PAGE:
Armin Hofmann (HonRDI) (29 June 1920 – 18 December 2020) was a Swiss graphic designer. He began his career in 1947 as a teacher at the Allgemeine Gewerbeschule Basel School of Art and Crafts at the age of twenty-six. Hofmann followed Emil Ruder as head of the graphic design department at the Schule für Gestaltung Basel (Basel School of Design) and was instrumental in developing the graphic design style known as the Swiss Style. His teaching methods were unorthodox and broad based, setting new standards that became widely known in design education institutions throughout the world. His independent insights as an educator, married with his rich and innovative powers of visual expression, created a body of work enormously varied – books, exhibitions, stage sets, logotypes, symbols, typography, posters, sign systems, and environmental graphics. His work is recognized for its reliance on the fundamental elements of graphic form – point, line, and shape – while subtly conveying simplicity, complexity, representation, and abstraction. Originating in Russia, Germany and The Netherlands in the 1920s, stimulated by the artistic avant-garde and alongside the International Style in architecture. He is well known for his posters, which emphasized economical use of colour and fonts, in reaction to what Hofmann regarded as the “trivialization of colour.” His posters have been widely exhibited as works of art in major galleries, such as the New York Museum of Modern Art. He was also an influential educator, retiring in 1987. In 1965 he wrote the Graphic Design Manual, a popular textbook in the field. Hofmann died in December 2020 at the age of 100 in Lucerne, where he lived with his wife Dorothea Hofmann-Schmid. Source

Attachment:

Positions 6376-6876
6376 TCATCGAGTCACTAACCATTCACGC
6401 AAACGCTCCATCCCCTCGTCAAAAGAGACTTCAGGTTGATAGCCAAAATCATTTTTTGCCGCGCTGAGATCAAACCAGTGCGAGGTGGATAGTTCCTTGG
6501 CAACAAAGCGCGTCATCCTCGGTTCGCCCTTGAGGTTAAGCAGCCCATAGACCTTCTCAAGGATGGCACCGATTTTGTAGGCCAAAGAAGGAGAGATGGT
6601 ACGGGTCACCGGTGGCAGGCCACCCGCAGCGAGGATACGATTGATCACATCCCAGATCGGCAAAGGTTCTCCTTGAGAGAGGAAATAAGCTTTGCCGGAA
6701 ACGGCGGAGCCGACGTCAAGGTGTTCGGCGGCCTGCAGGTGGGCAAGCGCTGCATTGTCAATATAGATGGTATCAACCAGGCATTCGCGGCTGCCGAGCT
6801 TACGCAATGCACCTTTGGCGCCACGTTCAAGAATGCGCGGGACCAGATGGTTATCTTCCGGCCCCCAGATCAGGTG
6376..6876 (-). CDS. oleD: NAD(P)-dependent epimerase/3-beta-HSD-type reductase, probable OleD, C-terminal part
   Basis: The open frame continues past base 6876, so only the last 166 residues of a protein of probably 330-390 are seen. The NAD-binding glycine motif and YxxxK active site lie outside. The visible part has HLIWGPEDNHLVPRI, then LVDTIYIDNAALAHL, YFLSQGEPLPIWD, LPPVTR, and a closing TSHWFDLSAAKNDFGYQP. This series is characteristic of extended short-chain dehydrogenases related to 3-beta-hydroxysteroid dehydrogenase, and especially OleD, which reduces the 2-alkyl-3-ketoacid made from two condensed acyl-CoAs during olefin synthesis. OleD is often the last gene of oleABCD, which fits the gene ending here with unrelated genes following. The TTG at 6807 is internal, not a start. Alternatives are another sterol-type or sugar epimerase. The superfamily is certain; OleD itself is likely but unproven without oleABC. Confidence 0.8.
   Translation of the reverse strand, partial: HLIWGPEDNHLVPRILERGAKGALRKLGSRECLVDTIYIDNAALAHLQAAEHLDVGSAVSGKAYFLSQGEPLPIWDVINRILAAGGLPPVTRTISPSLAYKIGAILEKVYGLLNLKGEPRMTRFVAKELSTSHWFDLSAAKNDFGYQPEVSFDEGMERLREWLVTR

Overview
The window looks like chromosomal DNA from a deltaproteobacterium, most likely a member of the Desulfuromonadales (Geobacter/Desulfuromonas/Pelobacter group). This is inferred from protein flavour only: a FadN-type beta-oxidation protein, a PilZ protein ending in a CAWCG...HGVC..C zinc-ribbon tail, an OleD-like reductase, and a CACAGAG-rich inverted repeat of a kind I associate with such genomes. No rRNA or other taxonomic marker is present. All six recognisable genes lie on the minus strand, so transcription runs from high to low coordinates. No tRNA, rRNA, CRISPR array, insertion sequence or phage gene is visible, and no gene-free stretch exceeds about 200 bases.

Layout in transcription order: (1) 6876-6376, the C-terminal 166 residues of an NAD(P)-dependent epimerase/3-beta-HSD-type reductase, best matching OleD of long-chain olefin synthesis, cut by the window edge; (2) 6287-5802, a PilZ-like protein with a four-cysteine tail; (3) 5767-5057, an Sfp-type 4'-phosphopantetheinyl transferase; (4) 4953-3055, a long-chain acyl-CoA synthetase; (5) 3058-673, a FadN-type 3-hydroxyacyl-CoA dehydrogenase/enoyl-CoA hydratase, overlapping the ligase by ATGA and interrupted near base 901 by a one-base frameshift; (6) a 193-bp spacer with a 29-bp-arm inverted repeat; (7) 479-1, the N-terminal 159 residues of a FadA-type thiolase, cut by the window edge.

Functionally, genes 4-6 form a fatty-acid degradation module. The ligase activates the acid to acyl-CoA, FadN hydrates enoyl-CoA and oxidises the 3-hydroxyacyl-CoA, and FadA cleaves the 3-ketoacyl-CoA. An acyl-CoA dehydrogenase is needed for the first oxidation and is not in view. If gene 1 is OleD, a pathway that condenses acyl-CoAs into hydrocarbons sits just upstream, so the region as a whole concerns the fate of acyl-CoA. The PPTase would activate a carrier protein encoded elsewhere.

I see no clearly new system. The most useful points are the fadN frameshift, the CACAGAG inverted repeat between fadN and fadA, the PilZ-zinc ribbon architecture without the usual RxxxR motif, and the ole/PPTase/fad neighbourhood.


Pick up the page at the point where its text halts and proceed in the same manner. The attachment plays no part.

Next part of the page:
You can see more images of the book here:

Make sure you read as well the article Steven Heller wrote about Armin Hofman on the occasion of his 100s birthday:

The design studio of J. R. Geigy AG was the launching pad for one of the great periods of Swiss graphic design, in the 1950s and 1960s. The open-minded corporate culture of the chemical company in Basel combined product and company advertising in an exemplary way. The resulting works reveal a modernist formal idiom without being indebted to a specific, formulaic look. There was room in it for visual symbolism as well as the acquisition of nonrepresentational art, with which some of the graphic designers involved were connected. Under the leadership of Max Schmid for many years, the studio employed Roland Aeschlimann, Karl Gerstner, Jörg Hamburger, Steff Geissbühler, Andreas His, Toshihiro Katayama, and Nelly Rudin, among others. Freelance designers such as Michael Engelmann, Gottfried Honegger, Armin Hofmann, Herbert Leupin, Warja Lavater, Numa Rick, and Niklaus Stoecklin were also used. In the 1960s, the Basel office, most especially George Giusti and Fred Troller, was involved in developing the studios of the subsidiaries in the United States and the United Kingdom, placing more emphasis on advertising. This is the first comprehensive presentation of Geigy design, an important Swiss contribution to the international history of design, in all its determination and independence. Source